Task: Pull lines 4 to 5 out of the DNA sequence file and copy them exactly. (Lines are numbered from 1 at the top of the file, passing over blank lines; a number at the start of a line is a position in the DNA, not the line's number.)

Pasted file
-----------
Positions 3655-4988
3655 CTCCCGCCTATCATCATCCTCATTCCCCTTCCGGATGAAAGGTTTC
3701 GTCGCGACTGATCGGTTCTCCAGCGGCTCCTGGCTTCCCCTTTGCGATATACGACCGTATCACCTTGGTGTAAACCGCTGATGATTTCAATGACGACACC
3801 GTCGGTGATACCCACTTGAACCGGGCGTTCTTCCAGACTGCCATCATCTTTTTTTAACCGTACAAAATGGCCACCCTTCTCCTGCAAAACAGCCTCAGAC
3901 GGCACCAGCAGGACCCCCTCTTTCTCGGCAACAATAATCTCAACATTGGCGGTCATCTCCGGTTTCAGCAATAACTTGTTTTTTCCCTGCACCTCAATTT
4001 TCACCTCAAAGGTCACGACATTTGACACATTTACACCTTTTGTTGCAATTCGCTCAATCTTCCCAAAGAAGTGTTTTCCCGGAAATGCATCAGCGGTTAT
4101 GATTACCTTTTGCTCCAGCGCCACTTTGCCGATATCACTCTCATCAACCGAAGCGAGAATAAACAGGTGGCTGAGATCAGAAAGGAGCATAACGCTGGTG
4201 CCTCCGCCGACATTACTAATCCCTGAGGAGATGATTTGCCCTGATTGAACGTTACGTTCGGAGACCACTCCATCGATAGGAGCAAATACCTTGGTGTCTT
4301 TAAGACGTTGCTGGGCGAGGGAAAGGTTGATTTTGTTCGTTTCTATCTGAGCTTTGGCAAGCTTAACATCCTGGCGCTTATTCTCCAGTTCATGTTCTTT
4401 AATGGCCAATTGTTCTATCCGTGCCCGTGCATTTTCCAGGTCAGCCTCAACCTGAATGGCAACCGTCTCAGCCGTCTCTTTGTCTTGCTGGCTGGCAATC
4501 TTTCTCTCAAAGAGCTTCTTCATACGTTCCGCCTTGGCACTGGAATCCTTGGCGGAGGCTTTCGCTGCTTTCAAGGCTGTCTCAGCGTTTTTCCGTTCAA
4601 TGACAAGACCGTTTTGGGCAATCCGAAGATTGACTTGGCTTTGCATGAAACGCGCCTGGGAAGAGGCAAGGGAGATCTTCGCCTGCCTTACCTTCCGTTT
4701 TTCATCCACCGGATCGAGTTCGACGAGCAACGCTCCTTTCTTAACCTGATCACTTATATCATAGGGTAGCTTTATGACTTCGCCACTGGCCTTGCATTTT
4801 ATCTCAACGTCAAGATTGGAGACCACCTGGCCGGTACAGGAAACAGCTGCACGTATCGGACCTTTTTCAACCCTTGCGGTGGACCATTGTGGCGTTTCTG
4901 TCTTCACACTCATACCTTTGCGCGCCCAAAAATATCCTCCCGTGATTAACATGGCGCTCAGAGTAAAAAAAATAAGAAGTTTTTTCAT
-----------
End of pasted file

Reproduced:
3801 GTCGGTGATACCCACTTGAACCGGGCGTTCTTCCAGACTGCCATCATCTTTTTTTAACCGTACAAAATGGCCACCCTTCTCCTGCAAAACAGCCTCAGAC
3901 GGCACCAGCAGGACCCCCTCTTTCTCGGCAACAATAATCTCAACATTGGCGGTCATCTCCGGTTTCAGCAATAACTTGTTTTTTCCCTGCACCTCAATTT